# How to prove time translation invariance of Lagrangian for a free particle?

In my textbook, the author deduce the expression of the lagrangian $$L(q_i(t), \dot q_i(t), t )$$ of a free particle only using classical physical symmetries where the $$q_i(t)$$ are independent coordinates and the $$\dot q_i(t)$$ their derivatives by time. To simplify let's just pretend $$q_i(t) = x(t)$$, and the lagrangian becomes $$L(x(t), \dot x(t), t)$$.

The proof begins with explaining that "the homogeneity of time implies that the Lagrangian cannot contain explicitly the time $$t$$".

I would like the mathematical proof of this statement but I am struggling. I have to prove that $$\dfrac{\partial L}{\partial t} = 0$$.

Let $$t'$$ be the image of $$t$$ by a translation $$t' = t + dt$$ with $$dt$$ an infinitesimal time duration. This should induce $$x$$ and $$\dot x$$ variations:

$$L(x(t'), \dot x(t'), t') = L(x(t) + \delta x, \dot x(t) + \delta \dot x, t + d\tau)$$

Assuming lagrangian is time translation invariant, $$L(x(t'), \dot x(t'), t') = L(x(t), \dot x(t), t) \quad (*)$$.

Using first order Taylor's expansion: $$L(x(t'), \dot x(t'), t') = L(x(t), \dot x(t), t) + \dfrac{\partial L}{\partial x}\delta x + \dfrac{\partial L}{\partial \dot x}\delta \dot x + \dfrac{\partial L}{\partial t} dt + \mathcal{o}(\lvert\lvert (\delta x, \delta \dot x, dt)\rvert\rvert)$$

by neglecting higher order terms, $$(*)$$ becomes :

$$L(x(t), \dot x(t), t) + \dfrac{\partial L}{\partial x}\delta x + \dfrac{\partial L}{\partial \dot x}\delta \dot x + \dfrac{\partial L}{\partial t} dt = L(x(t), \dot x(t), t)$$

$$\dfrac{\partial L}{\partial x}\delta x + \dfrac{\partial L}{\partial \dot x}\delta \dot x + \dfrac{\partial L}{\partial t} dt = 0$$

How can I deduct that $$\dfrac{\partial L}{\partial t} = 0$$ ?

• Which textbook? Which page? May 20, 2020 at 12:00
• I'm french, so it is a ENS course (phys.ens.fr/~hare/FIP/Meca_anal_Hare_2007.pdf section 3.1), but I found the same proof in english in mechanics by Landau and Lifshitz (page 5) May 20, 2020 at 12:16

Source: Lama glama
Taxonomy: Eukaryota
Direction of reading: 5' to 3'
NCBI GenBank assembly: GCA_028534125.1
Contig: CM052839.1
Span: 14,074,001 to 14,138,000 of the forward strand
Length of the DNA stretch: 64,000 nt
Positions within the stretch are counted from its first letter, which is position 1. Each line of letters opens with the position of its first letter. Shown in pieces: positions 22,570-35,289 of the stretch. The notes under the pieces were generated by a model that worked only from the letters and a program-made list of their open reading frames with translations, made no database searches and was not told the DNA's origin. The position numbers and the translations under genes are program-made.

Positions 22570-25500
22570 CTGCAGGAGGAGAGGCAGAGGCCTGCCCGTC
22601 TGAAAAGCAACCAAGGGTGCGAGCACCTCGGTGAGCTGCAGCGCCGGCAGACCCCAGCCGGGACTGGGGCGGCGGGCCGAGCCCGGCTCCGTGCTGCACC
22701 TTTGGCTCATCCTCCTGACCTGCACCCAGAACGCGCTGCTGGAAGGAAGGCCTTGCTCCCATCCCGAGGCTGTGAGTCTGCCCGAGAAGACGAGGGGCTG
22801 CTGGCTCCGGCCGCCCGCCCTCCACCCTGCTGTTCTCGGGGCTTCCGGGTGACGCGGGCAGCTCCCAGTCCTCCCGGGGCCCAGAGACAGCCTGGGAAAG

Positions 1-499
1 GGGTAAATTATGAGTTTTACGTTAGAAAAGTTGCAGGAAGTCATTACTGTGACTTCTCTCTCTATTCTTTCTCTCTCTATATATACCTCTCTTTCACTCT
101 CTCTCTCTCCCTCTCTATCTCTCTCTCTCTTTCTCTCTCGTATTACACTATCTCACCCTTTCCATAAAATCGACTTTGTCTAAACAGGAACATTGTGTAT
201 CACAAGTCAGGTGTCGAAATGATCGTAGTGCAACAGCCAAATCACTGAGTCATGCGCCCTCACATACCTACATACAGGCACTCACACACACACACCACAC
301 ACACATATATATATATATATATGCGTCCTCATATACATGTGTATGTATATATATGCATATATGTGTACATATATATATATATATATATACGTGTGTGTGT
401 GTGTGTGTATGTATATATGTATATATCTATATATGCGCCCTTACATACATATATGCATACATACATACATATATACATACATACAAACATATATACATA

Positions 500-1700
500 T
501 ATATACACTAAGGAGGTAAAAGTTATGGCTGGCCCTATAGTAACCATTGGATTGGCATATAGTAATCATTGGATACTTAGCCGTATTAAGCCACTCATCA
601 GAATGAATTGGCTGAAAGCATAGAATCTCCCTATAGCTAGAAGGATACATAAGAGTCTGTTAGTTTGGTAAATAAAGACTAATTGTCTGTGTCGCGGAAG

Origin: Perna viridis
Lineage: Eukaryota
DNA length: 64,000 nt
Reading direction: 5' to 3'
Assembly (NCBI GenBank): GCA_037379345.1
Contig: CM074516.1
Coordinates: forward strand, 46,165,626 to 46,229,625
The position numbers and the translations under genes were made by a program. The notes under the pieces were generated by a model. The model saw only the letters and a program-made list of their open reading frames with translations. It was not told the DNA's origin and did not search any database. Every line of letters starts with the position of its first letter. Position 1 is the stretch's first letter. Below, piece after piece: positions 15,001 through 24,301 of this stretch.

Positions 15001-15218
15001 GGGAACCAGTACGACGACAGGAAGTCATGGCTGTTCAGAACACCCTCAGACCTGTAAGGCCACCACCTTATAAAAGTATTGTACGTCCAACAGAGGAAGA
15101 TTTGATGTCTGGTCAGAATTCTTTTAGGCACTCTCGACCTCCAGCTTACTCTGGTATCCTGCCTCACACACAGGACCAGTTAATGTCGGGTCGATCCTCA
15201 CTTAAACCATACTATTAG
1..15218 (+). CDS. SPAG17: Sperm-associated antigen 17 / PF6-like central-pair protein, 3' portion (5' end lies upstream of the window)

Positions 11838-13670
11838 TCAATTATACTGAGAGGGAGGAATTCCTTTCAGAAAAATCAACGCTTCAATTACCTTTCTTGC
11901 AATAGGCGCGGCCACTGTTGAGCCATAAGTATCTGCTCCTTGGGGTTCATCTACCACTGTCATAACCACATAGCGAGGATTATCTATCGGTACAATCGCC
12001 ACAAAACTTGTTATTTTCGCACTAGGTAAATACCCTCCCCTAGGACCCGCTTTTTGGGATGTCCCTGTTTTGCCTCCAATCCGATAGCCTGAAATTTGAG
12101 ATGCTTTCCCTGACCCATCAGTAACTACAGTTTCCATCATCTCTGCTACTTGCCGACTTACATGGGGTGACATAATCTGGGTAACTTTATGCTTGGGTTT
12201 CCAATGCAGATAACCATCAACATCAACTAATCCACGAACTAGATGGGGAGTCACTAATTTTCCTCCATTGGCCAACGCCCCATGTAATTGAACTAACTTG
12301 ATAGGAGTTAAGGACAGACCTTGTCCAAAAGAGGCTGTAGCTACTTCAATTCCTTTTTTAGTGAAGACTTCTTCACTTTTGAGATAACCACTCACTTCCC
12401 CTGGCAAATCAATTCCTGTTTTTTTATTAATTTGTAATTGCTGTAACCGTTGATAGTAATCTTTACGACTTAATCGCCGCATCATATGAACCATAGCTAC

• May 20, 2020 at 13:24
• $\dfrac{\partial L}{\partial t} = 0$ is only if L is not a function of t
– Eli
May 20, 2020 at 14:45
• yes but that's what I want to prove: one starts with the most general expression of the Lagrangian $L(x(t), \dot x(t), t)$ and considering a free particle and using the time translation invariance, one should deduct that $L$ does not explicitly depends on $t$ (renaissance.ucsd.edu/courses/mae207/mech.pdf - page 5 is the argumentation but not real proof) May 20, 2020 at 15:28

Eq.(*) means that the Lagrangian is invariant under both time and space translation. Since you are assuming that the Lagrangian is only time translation invariant, that equation should've been $$$$\label{eq:time} L(x(t'),\dot x(t'),t')=L(x(t'),\dot x(t'),t)$$$$ which implies that $$L(x(t'),\dot x(t'),t)+{\partial L \over \partial t}dt=L(x(t'),\dot x(t'),t)$$ And immediate calculation proves the quoted statement.

Remember the definition of the partial derivative. $$\frac{\partial}{\partial t}L(x,y,t)=\lim_{h\rightarrow 0}\frac{L(x,y,t +h)-L(x,y,t)}{h}$$ Since the Lagrangian doesn't depend on $$t$$ explicitly we have that $$L(x,y,t')=L(x,y,t)\quad\text{ for all }t'$$ meaning the numerator of this limit is zero and consequently $$\frac{\partial L}{\partial t}=0$$. In this part of classical mechanics it is hard to keep track of all the derivatives, but the partial derivative is really simple in this regard.

Side note: I used $$y$$ in this expression to emphasize that the Lagrangian is just a function with three arguments. $$L: \mathbb R^3\rightarrow\mathbb R$$. The third argument is used for $$t$$ but nothing prevents you from also using $$t$$ in the other arguments. You could have something like $$L(e^t,t^2-3t,t)$$. But when you calculate the partial derivative you only use one of these arguments. The total derivative uses all the arguments.